by: David Badertscher
For those who have not visited us, the New York Supreme Court Criminal Term Library of New York County (sometimes referred to as the New York Criminal Law Library) is located in lower Manhattan near the Brooklyn Bridge, City Hall, and State and Federal courthouses. Like other Supreme Court libraries located throughout the State of New York, it operates under the auspices of the New York Unified Court System and participates in the various state-wide initiatives sponsored by the OCA Office of Legal Information.
Although the primary focus of this library is to provide reference and research support to personnel of the Criminal Term, its actual responsibilities and obligations are quite broad. Using its various collections in all formats, including digital, in conjunction with various web and online services, including a website and a weblog, this library functions as both an information repository and an information service. These resources and services enable it to reach out to patrons both local and worldwide, as time and resources permit. Part of the library’s responsibility is to provide support as needed and operational oversight to the New York County Public Access Law Library, which is charged with serving those members of the public who need law-related information.
In order to discharge these responsibilities with limited staff, it has been necessary for the library to work cooperatively with library consortia and other groups to provide the added resources and services required to maintain an acceptable level of service. One of the organizations that has been especially helpful to us is the Metropolitan New York Library Council (METRO). The library has been a member of METRO since 1981. It was through METRO that we first learned of QuestionPoint and were invited to participate in a 2002 pilot project. With some initial apprehension we accepted the offer and became an active participant in the latter part of that year. The New York County Public Access Access Law Library has also been very helpful in enabling this library to maintain an acceptable level of web based reference services. Since may of our QuestionPoint users are public patrons a majority of those questions are now handled by that library; Theodore Pollack, the Senior Law Librarian at the Public Access Library also serves as my backup administrator for QuestionPoint. We are grateful for the assistance of Ted and his staff in helping support this effort.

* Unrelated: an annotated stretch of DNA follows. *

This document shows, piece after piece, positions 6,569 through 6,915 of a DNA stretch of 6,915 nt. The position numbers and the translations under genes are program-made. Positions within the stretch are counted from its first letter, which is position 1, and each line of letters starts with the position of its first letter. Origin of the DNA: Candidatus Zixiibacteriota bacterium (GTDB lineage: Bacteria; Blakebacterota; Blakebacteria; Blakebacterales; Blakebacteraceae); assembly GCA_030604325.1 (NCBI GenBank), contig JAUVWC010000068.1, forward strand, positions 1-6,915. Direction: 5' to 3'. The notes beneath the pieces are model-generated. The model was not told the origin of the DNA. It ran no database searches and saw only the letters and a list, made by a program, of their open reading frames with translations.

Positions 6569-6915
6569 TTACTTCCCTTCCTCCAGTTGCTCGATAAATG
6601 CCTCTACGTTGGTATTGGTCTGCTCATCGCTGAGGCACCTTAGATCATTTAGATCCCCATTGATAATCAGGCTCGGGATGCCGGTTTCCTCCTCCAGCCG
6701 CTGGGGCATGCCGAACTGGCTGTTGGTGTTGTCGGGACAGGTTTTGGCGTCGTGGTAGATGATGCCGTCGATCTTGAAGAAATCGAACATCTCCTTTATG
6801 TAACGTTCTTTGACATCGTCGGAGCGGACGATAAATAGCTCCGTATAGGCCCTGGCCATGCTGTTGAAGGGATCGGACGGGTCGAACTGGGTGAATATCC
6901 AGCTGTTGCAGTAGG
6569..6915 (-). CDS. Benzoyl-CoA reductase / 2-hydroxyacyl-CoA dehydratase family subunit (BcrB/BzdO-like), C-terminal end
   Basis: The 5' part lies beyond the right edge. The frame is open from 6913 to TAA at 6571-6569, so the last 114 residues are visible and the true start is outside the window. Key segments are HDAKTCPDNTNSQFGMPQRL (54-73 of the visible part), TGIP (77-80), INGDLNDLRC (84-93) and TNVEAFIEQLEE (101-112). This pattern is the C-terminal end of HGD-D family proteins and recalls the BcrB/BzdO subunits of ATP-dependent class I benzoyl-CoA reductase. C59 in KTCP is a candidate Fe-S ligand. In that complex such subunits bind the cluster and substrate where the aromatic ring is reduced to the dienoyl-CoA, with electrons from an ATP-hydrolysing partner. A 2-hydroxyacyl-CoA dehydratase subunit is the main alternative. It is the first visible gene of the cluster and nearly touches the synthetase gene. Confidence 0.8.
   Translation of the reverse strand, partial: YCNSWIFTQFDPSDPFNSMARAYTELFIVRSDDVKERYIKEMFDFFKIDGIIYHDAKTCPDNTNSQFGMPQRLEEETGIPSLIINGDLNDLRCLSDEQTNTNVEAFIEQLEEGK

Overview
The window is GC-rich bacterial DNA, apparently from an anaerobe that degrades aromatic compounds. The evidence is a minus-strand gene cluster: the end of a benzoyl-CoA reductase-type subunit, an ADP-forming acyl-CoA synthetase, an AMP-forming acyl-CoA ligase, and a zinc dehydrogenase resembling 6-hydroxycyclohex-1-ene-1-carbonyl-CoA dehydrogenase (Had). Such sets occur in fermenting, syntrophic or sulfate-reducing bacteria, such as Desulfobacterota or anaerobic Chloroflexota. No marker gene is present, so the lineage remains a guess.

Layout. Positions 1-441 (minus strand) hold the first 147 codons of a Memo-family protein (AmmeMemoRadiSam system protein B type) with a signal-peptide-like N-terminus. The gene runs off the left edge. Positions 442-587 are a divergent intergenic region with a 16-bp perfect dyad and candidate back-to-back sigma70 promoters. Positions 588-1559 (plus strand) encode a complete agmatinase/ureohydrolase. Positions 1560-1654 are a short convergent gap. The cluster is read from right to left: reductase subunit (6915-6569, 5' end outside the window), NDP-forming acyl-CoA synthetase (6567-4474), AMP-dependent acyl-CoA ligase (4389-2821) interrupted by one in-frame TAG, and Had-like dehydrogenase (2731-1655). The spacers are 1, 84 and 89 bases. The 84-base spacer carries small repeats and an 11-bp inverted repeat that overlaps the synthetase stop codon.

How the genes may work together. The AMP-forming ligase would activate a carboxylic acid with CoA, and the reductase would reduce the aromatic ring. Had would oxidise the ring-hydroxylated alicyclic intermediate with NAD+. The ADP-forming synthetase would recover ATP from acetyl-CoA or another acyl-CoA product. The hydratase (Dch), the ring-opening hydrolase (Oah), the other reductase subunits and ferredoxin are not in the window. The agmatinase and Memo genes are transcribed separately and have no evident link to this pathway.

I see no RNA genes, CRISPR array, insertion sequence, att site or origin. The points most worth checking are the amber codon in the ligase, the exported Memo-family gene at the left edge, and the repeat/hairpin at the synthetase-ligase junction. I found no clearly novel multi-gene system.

Despite some initial reservations that we might not be able to keep up with expectations and workflow, the use of QuestionPoint has been quite successful for us. It serves as a useful and important adjunct to our other web based services in both reaching out to our patrons and through its referral features. It enables us to augment our resources in ways otherwise impossible. For example on more than one occasion we have used QuestionPoint to search worldwide for materials that would otherwise have been unobtainable. In order to make it work for us, however, we have needed to avoid some of the features that are essential to others. We do not use chat or any form of instant messaging because we simply do not have the appropriate staff resources to make this work satisfactorily for us. We have not, however, found the lack of chat a limitation at all.